Every month Mechanical Hub and the Plumbing Museum will be collaborating to bring you a piece of plumbing history. We kick off the segment with what was thought to be a game changer in alternative pipe joining methods. Introduced in 2009 for a limited time, the StreamTECH adhesive joining system from Mueller Industries was launched Read more
pipe joining methods
Every month Mechanical Hub and the Plumbing Museum will be collaborating to bring you a piece of plumbing history. We kick off the segment with what was thought to be a game changer in alternative pipe joining methods.
Introduced in 2009 for a limited time, the StreamTECH adhesive joining system from Mueller Industries was launched as an alternative to soldering and as a flame-free option. It was the alternative to pipe joining systems.
According to the catalog, the company recognized that the existing mechanical joining systems were either too expensive or cumbersome. The StreamTECH System offered the lowest installed cost of any flameless copper piping system currently available. No expensive fittings or compression tools were required, only economical StreamTECH fittings and adhesives, which were easy to use and assemble quickly.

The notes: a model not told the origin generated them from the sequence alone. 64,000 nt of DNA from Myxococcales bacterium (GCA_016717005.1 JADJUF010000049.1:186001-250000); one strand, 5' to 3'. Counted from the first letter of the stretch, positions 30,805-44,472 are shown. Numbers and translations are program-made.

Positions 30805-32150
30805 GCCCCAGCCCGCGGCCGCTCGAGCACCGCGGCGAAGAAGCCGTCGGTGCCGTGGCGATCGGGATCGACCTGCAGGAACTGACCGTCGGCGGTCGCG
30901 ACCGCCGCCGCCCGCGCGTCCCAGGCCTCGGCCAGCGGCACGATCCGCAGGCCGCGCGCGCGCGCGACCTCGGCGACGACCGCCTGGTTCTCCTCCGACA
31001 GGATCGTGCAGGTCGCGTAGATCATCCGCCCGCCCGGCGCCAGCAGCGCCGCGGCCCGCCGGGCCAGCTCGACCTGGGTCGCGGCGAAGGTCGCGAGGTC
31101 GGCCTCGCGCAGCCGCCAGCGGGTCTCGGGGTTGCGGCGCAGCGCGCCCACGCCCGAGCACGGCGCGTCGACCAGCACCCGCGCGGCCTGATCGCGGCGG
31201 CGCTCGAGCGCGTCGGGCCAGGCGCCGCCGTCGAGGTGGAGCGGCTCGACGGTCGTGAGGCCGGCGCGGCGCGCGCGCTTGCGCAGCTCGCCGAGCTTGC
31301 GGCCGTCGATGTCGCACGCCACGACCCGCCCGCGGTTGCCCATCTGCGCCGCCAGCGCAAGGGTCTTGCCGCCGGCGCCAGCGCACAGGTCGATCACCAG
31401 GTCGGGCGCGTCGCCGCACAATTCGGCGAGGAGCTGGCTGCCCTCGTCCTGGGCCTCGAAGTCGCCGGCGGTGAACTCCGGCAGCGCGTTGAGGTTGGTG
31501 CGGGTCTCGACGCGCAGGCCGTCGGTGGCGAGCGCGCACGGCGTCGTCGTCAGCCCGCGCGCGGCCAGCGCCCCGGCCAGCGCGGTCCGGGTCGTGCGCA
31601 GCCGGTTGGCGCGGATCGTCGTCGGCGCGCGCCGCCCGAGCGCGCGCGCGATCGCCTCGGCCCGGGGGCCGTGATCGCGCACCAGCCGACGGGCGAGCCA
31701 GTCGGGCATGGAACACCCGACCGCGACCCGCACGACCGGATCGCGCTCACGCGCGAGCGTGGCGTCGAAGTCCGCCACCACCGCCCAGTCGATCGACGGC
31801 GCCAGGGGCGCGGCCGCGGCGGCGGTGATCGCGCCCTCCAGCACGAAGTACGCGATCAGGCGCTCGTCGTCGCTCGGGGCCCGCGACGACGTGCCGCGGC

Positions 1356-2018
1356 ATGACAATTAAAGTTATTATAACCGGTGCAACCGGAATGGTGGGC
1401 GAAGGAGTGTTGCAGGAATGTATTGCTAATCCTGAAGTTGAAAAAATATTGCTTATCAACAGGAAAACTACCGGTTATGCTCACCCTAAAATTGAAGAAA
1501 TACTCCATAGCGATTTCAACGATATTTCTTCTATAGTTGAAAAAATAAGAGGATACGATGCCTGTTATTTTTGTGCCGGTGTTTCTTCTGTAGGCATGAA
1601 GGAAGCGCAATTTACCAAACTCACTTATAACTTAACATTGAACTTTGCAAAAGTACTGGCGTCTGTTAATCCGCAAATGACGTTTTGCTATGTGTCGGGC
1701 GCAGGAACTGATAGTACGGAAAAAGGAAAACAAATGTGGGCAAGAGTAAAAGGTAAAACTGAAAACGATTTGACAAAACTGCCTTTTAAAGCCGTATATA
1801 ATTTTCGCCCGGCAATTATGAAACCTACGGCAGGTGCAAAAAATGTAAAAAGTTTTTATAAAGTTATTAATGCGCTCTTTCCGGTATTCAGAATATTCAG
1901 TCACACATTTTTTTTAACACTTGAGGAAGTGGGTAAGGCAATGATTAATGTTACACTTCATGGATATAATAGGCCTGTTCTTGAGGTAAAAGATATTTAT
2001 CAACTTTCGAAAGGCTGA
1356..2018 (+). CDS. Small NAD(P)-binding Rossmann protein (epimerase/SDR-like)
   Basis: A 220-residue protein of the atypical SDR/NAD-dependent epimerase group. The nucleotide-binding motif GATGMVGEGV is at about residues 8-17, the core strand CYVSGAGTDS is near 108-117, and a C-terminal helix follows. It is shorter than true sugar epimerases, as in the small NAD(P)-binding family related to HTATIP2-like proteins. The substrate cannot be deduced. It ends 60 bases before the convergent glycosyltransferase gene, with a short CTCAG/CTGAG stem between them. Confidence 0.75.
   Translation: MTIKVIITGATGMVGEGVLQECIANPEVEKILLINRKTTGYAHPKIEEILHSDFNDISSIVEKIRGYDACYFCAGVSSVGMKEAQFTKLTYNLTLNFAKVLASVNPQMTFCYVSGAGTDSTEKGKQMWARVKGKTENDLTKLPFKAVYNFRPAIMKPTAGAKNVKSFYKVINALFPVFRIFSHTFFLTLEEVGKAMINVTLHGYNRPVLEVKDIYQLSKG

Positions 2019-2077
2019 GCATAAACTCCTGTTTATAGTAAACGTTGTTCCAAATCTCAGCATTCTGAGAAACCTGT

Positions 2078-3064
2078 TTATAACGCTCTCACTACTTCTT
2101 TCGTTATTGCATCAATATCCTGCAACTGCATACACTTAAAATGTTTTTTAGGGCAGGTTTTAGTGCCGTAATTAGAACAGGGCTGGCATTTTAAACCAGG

Working in close collaboration with Mueller engineers, 3M’s research team developed a 2-part epoxy adhesive based on their Scotch-Weld technology which was specially formulated for joining copper, brass and bronze metals.
Recognizing that even the strongest adhesive might not provide a 100% reliable joint by itself, Mueller® engineers developed a proprietary internal elastomeric seal for the new StreamTECH copper fittings, which provided a self-adjusting one-way barrier to maximize the effectiveness of the bond and unparalleled protection against leakage or joint failure.
It all started with StreamTECH’s one-way lip seal, which provides more surface contact, therefore better sealing than traditional O-rings, says the brochure. It also acts like an internal wiper to evenly disperse the adhesive over the entire surface of both tube and fitting, and adjusts to imperfections in the surface of the copper tube. This results in the most reliable sealing mechanisms among mechanical, heat-free joining systems.
Located in a renovated ice house in Watertown, Mass., the American Sanitary Plumbing Museum is dedicated to promoting the contributions of the plumbing industry and its talented craftsmen across the United States. Through its unique mix of industrial history and modern art, it showcases artifacts and exhibits that range from 19th century tubs to modern toilets and a functioning rainwater reclamation system. The museum welcomes nearly a thousand visitors each year for tours and private events, and has been featured in the Wall Street Journal. For more information, visit: www.theplumbingmuseum.org.